Blake with his 'Infernal method' and the afore-mentioned Strindberg were both alchemical Nietzscheans.
All in all we see that astrology,alchemy and philosophy are monuments to radical perspectivism.

Wednesday, 17 May 2006

Solitude

"The great man is he who in the midst of the crowd keeps with perfect sweetness the independence of solitude". [R.W.Emerson, 'Self-Reliance']

Let us go back to that important imprecation;
"Few are made for independence - it is a prerogative of the strong [Vorrecht der Starker]".
[Nietzsche BGE 29]

Elsewhere, Nietzsche offers some advice for those who may want to shoulder this perogative;
"Not to cleave to another person, though he be the one you love most - every person is a prison, also a nook and corner: not to cleave to one's own detachment ... not to cleave to our virtues; One must know how to CONSERVE ONESELF: the sternest test of independence". [ib. 41]

To 'conserve', from the Latin 'conservare', from 'com-', thoroughly, + 'servare', to keep, to guard, observe. Never letting oneself go, practising constant self-vigilance;
"Perhaps severity and cunning provide more favourable conditions for the formation of the strong, independent spirit and philosopher than does the gentle, sweet, yielding good-naturedness and art of taking things lightly which is prized in a scholar, and rightly prized". [ib.29]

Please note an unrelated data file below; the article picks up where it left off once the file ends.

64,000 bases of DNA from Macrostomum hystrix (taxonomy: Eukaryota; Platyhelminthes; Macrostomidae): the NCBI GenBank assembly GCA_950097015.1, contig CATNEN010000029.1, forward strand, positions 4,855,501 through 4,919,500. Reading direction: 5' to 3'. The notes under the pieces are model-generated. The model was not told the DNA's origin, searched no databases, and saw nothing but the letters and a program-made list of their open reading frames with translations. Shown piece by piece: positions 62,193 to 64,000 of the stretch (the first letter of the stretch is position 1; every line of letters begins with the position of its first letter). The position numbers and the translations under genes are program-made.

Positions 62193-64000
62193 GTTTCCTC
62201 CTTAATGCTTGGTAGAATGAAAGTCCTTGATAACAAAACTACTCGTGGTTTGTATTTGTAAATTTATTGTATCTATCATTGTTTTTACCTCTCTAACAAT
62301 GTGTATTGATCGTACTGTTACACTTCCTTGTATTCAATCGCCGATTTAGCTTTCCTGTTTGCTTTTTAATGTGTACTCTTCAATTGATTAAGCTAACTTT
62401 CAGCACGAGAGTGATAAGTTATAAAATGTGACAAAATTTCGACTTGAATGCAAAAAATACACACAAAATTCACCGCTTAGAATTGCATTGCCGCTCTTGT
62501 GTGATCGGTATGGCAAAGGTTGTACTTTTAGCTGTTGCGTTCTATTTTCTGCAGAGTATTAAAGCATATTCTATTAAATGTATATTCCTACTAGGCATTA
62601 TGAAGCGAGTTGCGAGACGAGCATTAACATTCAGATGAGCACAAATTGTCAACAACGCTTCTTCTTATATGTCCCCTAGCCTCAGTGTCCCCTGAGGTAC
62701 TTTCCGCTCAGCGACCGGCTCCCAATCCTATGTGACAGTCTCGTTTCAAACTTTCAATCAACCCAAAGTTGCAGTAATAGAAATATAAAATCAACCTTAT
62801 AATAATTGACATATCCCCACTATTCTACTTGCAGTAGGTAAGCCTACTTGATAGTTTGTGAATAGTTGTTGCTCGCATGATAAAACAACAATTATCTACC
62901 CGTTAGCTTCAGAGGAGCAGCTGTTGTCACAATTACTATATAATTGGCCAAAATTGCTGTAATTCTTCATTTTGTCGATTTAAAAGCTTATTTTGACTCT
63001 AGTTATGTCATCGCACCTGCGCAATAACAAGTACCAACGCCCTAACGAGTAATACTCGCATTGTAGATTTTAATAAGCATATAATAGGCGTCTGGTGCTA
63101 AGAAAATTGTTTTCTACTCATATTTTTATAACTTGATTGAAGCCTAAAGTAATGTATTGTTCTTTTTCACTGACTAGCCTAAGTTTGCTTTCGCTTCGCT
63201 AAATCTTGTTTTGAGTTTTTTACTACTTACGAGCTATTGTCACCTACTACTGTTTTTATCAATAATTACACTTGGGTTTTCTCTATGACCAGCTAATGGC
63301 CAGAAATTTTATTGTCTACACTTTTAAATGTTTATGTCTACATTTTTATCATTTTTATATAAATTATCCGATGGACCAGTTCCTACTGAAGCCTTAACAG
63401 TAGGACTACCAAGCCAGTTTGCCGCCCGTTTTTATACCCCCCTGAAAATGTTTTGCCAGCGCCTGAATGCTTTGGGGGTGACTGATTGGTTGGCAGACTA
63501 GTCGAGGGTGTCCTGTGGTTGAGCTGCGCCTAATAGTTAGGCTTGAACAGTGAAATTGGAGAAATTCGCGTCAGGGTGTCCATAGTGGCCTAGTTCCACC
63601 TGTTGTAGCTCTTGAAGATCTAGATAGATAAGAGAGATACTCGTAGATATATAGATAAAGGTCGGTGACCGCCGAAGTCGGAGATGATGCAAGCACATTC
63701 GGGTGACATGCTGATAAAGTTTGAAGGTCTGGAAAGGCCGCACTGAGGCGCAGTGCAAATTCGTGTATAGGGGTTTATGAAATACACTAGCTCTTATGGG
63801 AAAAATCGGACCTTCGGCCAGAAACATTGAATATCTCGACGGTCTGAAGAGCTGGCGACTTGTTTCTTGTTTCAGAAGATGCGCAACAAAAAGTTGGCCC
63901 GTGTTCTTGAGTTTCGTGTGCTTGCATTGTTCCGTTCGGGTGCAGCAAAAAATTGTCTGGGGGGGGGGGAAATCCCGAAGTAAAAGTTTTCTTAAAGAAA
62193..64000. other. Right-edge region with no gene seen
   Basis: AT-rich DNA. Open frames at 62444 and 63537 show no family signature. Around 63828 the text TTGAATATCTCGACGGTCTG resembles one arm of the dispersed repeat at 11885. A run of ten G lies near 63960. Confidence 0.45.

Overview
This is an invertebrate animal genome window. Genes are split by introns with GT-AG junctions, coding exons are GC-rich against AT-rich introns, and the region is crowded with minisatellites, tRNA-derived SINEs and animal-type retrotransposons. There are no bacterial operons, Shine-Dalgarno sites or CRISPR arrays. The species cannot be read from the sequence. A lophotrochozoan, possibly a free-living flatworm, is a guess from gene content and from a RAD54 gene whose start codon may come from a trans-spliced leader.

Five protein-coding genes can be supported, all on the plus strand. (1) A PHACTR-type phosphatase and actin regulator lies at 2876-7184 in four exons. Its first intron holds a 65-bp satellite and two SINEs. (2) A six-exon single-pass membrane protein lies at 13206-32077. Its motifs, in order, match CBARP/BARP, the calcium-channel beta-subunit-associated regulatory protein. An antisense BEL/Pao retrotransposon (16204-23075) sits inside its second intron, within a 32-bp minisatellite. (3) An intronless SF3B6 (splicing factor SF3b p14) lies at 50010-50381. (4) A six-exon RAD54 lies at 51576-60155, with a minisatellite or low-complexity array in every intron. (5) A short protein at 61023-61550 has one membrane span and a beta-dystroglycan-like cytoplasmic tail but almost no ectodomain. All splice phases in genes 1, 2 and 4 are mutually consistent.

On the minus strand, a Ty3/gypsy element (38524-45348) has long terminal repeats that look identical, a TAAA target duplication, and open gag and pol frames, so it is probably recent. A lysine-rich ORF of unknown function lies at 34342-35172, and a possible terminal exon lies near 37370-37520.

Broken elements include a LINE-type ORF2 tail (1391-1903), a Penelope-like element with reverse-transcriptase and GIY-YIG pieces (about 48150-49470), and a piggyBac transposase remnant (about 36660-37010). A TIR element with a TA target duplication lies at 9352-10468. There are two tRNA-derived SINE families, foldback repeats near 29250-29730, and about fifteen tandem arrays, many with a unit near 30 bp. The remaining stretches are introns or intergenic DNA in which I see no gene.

Indeed, as Montaigne says, "the contagion is very dangerous in the crowd. A man must either imitate the vicious, or hate them".

Constantly we see these associations in Nietzsche;
- strength + solitude + philosophy.
Strength is always emphasised most of all, the sort of strength needed in those great isolated Leaders of Men;
"The strong are as naturally inclined to SEPARATE as the weak are to CONGREGATE ".
[Nietzsche GM III:18]

Is that why I am up here - ALONE ?

Friday, 12 May 2006

Good Governance


The men of old, wanting to clarify & diffuse throughout the empire that light which comes from looking straight into the heart & then acting, first set-up good government in their states;


wanting good government in their states, they first established order in their own families;


wanting order in the home, they first disciplined themselves;


desiring self-discipline, they rectified their own hearts;


& wanting to rectify their hearts, they sought precise verbal defintions of their inarticulate thoughts;


wishing to attain precise verbal defintions, they set to extend their knowledge to the utmost.


This completion of knowledge is rooted in sorting things into organic categories.


[Confucius, from 'The Great Digest']